She eased out of the arborvitae and spun to find a man she didn’t recognize exiting a late model SUV, now parked on Manning’s driveway. Surely, that couldn’t be Harry; hermits couldn’t look that appealing. This guy was tall, dark, and handsome…and now soaked to the bone like her. His black V-neck tee and khaki cargo shorts showed off lean limbs and sun-kissed skin. A Yankees ballcap was tugged low over shoulder-length dark hair that curled around his ears, and scruffy facial hair covered his face and neck.
Nope, definitely not someone from around here, she decided as he approached. But who was he? Beneath the cap’s brim, dark eyes were fixed intently on her.
“Well?” he demanded.
Isaac Manning stopped a short distance from the woman he’d seen on his surveillance footage. He was afraid to get closer, but he also needed to know that everyone was okay. Delaney had on a logo polo shirt and jean capris, both now covered in mud and burrs. Short, cropped hair was plastered to her head, which drew his attention to the bright-blue eyes assessing him. He prayed his hat and unshaven face were disguise enough to keep her from recognizing him.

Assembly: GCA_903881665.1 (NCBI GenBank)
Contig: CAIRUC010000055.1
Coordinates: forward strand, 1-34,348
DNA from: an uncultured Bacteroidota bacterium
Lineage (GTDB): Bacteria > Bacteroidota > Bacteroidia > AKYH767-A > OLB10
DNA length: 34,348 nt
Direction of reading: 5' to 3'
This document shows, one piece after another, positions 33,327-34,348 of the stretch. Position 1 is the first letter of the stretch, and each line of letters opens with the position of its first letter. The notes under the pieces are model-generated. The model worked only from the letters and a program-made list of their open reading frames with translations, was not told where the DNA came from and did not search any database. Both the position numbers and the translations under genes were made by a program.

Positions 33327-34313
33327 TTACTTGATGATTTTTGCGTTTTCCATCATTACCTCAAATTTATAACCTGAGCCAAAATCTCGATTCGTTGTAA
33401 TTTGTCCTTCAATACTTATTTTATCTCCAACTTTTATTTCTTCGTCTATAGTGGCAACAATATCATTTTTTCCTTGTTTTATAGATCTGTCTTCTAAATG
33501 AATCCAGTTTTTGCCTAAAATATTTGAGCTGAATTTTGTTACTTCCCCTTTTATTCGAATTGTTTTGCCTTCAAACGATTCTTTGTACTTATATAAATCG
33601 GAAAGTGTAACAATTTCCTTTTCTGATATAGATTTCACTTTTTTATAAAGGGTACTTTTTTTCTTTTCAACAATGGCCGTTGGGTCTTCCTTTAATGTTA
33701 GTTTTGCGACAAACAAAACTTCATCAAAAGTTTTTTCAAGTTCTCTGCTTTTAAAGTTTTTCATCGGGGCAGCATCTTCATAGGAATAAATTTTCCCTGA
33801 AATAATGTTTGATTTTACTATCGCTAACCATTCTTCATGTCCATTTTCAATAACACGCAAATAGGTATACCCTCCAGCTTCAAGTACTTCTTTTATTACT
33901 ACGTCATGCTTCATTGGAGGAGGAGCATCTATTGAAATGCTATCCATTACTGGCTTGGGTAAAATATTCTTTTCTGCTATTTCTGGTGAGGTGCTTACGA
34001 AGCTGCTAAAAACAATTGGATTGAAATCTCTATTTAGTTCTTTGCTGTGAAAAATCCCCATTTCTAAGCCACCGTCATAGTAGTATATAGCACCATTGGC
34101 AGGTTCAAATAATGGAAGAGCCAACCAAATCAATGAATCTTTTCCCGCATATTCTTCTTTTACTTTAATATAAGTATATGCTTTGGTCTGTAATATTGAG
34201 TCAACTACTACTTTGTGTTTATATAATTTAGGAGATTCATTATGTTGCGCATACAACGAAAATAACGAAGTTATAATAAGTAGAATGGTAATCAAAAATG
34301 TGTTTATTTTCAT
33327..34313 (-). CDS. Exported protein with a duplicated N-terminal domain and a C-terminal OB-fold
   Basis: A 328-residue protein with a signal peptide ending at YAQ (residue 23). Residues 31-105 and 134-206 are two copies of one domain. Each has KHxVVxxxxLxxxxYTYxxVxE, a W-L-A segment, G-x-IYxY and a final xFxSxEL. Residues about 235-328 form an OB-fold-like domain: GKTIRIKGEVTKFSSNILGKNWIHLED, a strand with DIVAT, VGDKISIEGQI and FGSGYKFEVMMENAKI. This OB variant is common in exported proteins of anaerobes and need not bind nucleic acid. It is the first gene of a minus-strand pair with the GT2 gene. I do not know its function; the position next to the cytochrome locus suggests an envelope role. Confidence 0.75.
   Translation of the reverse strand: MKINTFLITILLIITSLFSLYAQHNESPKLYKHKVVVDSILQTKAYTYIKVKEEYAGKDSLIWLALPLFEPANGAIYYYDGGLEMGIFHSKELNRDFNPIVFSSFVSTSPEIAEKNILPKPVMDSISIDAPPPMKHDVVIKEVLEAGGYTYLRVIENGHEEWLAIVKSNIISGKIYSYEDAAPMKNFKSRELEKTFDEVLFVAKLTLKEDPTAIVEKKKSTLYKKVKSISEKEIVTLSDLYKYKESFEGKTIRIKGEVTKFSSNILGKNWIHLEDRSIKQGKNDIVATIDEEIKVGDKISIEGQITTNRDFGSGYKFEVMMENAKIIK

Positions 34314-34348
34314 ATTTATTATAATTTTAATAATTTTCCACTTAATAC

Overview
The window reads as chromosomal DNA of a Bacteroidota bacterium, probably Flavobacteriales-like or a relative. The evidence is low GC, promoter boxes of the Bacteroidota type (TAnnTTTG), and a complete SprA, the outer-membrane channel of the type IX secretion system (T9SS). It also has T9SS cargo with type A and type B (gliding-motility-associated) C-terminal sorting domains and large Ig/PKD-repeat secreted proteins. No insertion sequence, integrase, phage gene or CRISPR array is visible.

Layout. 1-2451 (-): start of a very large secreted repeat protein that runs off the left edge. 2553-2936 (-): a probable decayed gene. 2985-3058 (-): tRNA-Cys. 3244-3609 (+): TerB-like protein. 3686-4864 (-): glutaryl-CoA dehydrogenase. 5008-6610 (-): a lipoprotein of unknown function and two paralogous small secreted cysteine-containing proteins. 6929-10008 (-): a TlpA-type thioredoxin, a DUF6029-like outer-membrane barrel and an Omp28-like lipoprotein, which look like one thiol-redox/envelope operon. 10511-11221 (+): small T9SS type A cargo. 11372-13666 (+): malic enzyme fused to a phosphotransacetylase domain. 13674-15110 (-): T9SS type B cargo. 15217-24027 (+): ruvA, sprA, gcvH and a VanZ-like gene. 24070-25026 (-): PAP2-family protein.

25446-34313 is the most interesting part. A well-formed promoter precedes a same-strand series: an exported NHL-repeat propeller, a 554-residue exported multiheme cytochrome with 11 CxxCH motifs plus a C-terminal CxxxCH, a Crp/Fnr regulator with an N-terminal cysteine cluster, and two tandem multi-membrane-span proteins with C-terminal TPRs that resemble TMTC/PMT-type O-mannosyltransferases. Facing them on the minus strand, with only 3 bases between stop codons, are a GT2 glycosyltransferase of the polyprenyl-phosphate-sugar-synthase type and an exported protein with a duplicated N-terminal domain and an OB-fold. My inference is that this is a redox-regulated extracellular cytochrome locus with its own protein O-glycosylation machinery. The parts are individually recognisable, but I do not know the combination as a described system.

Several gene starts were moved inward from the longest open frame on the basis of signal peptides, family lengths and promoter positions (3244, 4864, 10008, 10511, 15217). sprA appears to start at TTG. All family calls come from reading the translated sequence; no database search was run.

After all, he hadn’t moved halfway across the country and stayed hidden for the past six months to blow it in his first interaction with someone from Bourbon Falls.
Well, first real interaction. That carload of Boy Scouts hadn’t stuck around long enough for him to explain that a bat had just tried to dive-bomb him in his garage. He could only guess the rumors that exchange had caused. Even so, he couldn’t sit inside and do nothing, knowing someone had driven into his yard and could possibly be injured.
Though it’d been pouring when he first exited his vehicle, the rain now slowed to an annoying drizzle. In the improved visibility he could see that, sure enough, a little white sedan was half buried in one of the evergreen behemoths that stood sentry to his rental’s driveway. He looked from the set of glowing taillights to Delaney and tipped his chin toward the car.
“Your niece—is she hurt?”
The tension in her shoulders eased. “Thankfully, no. At least, she insists she isn’t.”
“I’m glad to hear it.”